## Explanation

The goal is to display a checkmark (also called a "tick mark" in British English) when a task is marked complete. The easiest way to do this is with the IF function and the mark you would like to display. The article below explains several options.

### IF with a plain checkmark

The simplest approach, and the one that appears in the example shown, is to use a plain text checkmark like this:

`=IF(C5="complete","✓","")`

This formula uses the IF function to check for "complete" in column C. When the value is "complete", IF returns a checkmark (✓). When the value in column C is anything else, IF returns an empty string (""), which looks like a blank cell in Excel. Notice the checkmark itself must be enclosed in double quotes ("") since it is text.

### IF with UNICHAR

A more flexible way to display a checkmark is to use the IF function with the UNICHAR function like this:

`=IF(C5="complete",UNICHAR(10003),"")`

The logic of this formula is the same as the original formula above. However, instead of hardcoding a plain text version of a checkmark into the formula, the UNICHAR function is used to return the Unicode character 10003. The benefit of this approach is that you can easily change the number to display a different character. Here are a few examples of Unicode characters related to check and tick marks:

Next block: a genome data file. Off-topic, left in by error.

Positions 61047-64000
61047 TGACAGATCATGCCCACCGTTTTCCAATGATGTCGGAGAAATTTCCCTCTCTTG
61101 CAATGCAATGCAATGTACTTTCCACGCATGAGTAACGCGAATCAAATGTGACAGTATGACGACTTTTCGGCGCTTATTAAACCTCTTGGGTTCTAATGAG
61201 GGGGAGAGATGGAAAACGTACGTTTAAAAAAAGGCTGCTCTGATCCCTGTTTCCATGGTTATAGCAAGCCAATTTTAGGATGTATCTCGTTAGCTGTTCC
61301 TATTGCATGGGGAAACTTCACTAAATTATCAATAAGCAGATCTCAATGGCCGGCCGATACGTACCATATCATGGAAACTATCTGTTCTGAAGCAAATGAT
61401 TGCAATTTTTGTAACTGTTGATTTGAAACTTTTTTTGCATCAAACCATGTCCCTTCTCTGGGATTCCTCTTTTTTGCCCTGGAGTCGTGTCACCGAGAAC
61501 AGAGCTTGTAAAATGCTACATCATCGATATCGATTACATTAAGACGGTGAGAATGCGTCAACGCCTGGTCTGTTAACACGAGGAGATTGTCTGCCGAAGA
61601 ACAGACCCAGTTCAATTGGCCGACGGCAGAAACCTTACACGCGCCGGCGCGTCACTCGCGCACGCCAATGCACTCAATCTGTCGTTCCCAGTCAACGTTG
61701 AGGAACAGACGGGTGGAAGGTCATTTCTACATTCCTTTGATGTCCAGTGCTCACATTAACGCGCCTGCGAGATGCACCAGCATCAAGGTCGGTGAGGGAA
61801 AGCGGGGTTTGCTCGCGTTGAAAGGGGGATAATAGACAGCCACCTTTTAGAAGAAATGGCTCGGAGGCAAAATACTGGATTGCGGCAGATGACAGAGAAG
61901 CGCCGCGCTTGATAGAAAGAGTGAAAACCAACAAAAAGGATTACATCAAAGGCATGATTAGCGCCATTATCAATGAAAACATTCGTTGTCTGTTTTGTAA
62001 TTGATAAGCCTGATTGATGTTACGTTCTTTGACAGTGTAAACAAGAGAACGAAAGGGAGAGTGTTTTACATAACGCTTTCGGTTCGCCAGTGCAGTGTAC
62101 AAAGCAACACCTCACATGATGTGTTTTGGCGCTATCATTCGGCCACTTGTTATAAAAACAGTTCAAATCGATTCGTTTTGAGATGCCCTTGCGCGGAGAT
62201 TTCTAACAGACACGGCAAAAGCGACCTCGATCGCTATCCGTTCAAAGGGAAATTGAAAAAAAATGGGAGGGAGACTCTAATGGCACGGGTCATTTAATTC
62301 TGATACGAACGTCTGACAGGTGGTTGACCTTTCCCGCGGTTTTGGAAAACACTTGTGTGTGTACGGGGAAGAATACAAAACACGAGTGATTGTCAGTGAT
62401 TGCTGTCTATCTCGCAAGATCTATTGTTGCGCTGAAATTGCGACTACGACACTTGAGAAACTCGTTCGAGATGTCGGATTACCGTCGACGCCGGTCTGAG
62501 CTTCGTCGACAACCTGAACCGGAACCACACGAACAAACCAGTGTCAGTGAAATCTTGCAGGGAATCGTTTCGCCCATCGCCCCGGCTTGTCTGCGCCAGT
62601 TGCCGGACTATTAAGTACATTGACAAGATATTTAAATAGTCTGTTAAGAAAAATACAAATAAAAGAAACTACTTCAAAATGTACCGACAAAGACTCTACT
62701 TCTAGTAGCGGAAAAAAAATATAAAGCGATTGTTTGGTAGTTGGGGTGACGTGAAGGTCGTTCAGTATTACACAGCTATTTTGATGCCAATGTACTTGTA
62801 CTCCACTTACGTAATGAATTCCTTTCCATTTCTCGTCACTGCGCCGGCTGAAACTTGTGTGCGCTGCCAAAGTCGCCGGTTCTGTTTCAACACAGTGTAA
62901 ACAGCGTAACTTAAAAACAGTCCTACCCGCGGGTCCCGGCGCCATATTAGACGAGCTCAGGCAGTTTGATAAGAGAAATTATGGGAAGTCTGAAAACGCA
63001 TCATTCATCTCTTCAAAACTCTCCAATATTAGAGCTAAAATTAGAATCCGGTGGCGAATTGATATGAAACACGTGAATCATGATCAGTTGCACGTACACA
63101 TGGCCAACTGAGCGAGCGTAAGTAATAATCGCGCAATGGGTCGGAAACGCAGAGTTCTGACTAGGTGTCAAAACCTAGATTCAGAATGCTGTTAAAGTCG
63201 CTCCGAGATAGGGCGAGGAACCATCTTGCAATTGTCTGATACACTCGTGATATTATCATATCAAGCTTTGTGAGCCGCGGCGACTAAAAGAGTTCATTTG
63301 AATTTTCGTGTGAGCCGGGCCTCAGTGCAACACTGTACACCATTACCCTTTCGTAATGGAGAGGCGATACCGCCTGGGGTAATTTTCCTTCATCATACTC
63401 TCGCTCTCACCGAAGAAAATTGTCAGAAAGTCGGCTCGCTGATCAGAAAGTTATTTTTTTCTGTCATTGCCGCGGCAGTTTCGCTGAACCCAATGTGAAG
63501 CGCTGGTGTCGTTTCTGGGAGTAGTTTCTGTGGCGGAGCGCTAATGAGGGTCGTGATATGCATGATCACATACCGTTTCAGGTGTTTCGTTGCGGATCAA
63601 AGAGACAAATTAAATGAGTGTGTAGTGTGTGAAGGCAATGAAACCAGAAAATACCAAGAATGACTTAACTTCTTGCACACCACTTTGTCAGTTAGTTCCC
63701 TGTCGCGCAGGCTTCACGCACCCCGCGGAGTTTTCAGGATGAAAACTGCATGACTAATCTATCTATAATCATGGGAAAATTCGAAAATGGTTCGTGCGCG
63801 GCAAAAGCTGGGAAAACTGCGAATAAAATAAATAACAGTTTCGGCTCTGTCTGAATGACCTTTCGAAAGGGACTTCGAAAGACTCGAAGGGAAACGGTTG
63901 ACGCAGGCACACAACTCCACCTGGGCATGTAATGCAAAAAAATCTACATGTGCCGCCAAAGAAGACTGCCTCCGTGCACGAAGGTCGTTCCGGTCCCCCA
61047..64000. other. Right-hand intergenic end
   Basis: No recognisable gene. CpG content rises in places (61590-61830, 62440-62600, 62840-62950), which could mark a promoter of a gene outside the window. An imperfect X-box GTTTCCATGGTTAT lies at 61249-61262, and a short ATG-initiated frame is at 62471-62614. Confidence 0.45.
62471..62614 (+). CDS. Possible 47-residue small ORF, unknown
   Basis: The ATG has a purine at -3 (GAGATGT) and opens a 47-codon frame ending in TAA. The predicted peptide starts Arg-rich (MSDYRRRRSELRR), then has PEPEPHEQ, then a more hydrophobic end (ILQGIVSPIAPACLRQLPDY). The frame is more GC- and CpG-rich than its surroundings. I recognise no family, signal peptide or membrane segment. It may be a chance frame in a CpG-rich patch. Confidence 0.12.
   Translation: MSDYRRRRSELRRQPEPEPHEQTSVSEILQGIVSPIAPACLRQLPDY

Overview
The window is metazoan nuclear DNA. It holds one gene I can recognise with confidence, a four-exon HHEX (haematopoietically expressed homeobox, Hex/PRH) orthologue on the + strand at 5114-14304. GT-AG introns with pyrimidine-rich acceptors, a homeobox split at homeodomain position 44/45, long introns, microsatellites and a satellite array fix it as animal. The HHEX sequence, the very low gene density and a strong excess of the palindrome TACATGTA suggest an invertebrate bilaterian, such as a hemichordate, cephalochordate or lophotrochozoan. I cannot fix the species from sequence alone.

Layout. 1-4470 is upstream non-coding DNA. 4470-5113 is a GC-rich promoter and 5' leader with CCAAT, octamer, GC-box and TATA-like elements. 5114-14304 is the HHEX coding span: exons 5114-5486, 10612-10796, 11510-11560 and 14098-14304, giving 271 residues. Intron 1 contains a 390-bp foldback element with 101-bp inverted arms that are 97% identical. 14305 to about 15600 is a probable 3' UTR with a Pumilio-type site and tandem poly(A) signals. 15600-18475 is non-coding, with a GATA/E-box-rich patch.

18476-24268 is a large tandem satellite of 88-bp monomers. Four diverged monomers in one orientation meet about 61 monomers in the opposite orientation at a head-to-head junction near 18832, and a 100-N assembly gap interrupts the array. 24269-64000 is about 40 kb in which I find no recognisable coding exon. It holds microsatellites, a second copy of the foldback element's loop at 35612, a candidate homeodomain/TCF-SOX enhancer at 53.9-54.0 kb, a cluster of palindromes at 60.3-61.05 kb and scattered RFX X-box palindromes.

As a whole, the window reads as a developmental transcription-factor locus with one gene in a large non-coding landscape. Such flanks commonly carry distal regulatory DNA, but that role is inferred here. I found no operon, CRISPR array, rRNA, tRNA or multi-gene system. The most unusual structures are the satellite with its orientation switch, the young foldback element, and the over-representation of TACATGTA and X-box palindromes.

To use a different symbol, change the number in the formula. For example, use 10007 for an "X":

`=IF(C5="complete",UNICHAR(10007),"")`

For more useful Unicode symbols, see: How to use the UNICHAR function.

### IF with CHAR

An older way to display a checkmark in a formula is to use IF with the CHAR function, then format the result with the Wingdings font:

`=IF(C5="complete",CHAR(252),"")`

*Note: with this option, you must format the range D4:D12 with the Wingdings font. If you skip this step, you will not see a checkmark. Instead, you will see a character like "ü" or similar.*

### With conditional formatting

You can also use Excel's built-in conditional formatting icons to show a checkmark, but you don't have much flexibility. Visit this page for a comprehensive guide on conditional formatting with formulas, featuring many practical examples.